How to Fit a Hackamore to a Horse (Mechanical & Western)

How to fit a hackamore on a horse? Where should a hackamore sit on a horse?

Are you wanting to ride in a bitless bridle, and do you need to know how to fit a hackamore?

Because hackamore bridles apply pressure to sensitive parts of the horse’s face – and in some cases, a considerable amount of it – it’s important to get the fit right.

Getting it wrong could cause your horse pain and discomfort, or just make the bridle ineffective.

There are two types of hackamores. Let’s talk about fitting both mechanical and Western hackamores.

Key Takeaways

  • The horse has delicate cartilage and tissue on the lower part of his nose. The hackamore noseband must sit above this.
  • Hackamore cheekpieces like to get too close to horses’ eyes unless you have a jowl strap.
  • The noseband should be tight enough to not twist or slide about, but loose enough to be in ‘neutral’ when you are not engaging the rein aid.

How to Fit a Mechanical Hackamore

Mechanical hackamores, which include English hackamores, German hackamores, and flower hackamores, use leverage and curb action, exerting pressure on the curb groove, nasal bones, and poll.

This video shows you how to fit one.

Noseband Placement

They absolutely must be placed in the correct place on the horse’s head. Horses have a thin structure made of bone and cartilage between their nasal cavities.

The leverage applied by a mechanical hack could potentially damage this delicate cartilage. Additionally, it can interfere with the horse’s breathing.

The noseband should therefore sit above the nasal cavities. If you run your hand down the middle of your horse’s face, starting in the middle of his forehead, you’ll feel the hard bone. You’ll feel a V shape. Then you will feel softer cartilage, and lastly, you will feel soft tissue.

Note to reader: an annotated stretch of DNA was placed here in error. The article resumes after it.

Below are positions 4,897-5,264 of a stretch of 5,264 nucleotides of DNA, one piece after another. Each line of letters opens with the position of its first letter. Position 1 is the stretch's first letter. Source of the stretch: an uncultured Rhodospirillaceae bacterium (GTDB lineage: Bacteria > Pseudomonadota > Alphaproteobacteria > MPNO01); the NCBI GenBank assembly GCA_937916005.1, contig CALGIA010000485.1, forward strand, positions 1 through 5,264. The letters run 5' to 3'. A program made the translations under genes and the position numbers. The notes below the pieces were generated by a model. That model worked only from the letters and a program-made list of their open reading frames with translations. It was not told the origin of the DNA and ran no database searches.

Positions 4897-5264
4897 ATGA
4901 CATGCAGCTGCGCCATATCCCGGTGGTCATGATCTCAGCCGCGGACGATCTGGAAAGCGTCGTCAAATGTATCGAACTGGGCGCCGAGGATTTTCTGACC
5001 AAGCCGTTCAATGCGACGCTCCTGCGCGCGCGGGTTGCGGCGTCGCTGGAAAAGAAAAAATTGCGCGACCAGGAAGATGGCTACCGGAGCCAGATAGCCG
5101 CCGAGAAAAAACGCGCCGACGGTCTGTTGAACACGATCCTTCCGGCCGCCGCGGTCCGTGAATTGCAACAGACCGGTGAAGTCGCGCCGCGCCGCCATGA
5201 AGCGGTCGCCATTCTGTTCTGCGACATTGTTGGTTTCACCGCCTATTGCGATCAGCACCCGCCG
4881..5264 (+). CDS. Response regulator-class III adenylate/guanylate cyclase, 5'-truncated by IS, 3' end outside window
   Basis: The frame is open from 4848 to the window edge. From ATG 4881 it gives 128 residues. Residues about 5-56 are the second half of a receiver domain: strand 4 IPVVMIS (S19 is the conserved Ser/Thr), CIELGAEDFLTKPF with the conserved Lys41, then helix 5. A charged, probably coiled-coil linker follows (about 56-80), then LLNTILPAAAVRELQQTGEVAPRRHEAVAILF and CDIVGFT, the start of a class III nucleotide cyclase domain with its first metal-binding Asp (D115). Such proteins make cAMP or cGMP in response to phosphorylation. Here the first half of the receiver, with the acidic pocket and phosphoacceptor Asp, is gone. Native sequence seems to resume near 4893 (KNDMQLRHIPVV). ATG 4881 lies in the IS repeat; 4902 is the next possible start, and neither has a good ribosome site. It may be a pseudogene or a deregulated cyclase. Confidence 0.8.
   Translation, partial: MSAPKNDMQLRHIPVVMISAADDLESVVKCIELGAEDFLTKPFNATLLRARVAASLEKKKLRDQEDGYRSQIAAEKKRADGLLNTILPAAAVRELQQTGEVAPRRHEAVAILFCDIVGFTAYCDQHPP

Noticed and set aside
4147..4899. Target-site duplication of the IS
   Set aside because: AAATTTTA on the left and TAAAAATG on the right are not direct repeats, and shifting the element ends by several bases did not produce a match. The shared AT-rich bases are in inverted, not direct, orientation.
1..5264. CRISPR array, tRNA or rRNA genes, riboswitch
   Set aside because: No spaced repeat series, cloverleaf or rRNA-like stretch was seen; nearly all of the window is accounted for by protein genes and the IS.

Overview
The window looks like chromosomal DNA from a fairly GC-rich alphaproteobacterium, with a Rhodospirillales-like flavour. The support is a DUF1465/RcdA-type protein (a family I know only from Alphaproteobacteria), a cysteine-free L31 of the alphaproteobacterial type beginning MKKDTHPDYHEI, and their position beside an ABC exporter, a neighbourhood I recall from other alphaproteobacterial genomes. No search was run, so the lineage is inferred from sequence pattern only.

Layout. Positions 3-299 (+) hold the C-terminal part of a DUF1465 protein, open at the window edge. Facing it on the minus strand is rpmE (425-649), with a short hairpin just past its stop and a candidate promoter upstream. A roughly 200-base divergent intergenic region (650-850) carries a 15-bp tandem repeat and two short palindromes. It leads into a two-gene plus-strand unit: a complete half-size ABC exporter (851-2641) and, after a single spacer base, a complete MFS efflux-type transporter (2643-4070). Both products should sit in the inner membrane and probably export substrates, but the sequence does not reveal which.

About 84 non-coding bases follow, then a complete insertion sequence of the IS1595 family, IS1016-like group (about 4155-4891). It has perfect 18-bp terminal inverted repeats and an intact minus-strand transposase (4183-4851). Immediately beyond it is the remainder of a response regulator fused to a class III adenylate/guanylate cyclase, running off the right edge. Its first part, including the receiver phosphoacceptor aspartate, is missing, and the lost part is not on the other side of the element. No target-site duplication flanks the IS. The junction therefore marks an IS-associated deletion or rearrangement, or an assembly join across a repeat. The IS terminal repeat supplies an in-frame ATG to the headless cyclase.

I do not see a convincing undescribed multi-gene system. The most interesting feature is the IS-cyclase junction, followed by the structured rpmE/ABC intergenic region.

Your hackamore noseband should be placed where you feel the bone, two fingers above that hard V.

However, you don’t want to place it too high up, either. This will muddle up the cues and also impinge upon the bundle of facial nerves that are roughly where the horse’s cheekbones protrude.

Hackamore shanks rubbing the cheekbones will also cause pain. If the noseband is in the correct place but the shanks are too close to his protruding cheekbones, it means that the hackamore is too big.

The noseband should be two to three finger widths below the cheekbone and the shanks must be at least one finger width below the cheekbone.

Noseband Tightness

I like to fit one or two fingers between the noseband and the horse’s nose.

More importantly, you want the noseband tight enough to not twist or slip down, but loose enough to release pressure when you let go of the reins. You may need to experiment on your horse to find the sweet spot.


It’s important to make sure that the cheekpieces are far enough away from your horse’s eye. On poorly-fitting hackamores, I have had them dangerously close.

Many hackamores come with a jowl strap instead of a throatlatch. This helps pull the cheekpiece down from the eye.

Discover the essentials of how to use a hackamore and take your horse riding skills to the next level with our helpful article!

How to Fit a Western Hackamore

The Western hackamore, or bosal, works on direct pressure applied to the rawhide (usually) noseband.

Watch this video to see how you fit one.

CHECK: Best Western Hackamore Bridle

Noseband (bosal)

The bosal itself consists of the braided rawhide noseband. You can, however, find rope nosebands or nylon ones.

Quality rawhide bosals also have a rawhide core, which is important, because you will need to shape the bosal. Cheap ones won’t flex or hold their shape.

What do I mean by shape? Bosals come in a teardrop shape because of the way they are made, but no horse’s nose looks like that. In order to get the bosal to fit, you have to stretch and/or squeeze it into the right shape.

There are many techniques you can use to shape a bosal. This video gives an overview.

Essentially, you place a wooden block, or even something like a can, inside the bosal, then wrap it so the block or can straightens out the sides. You may need to leave your bosal tressed up for a couple of weeks before you use it in your horse.

Properly fitted, it should gently hug the horse’s nose. Trainer Brian Sinnett explains, “The side buttons beneath the nose button should not pinch the horse but rest as the cheeks against the side of its head.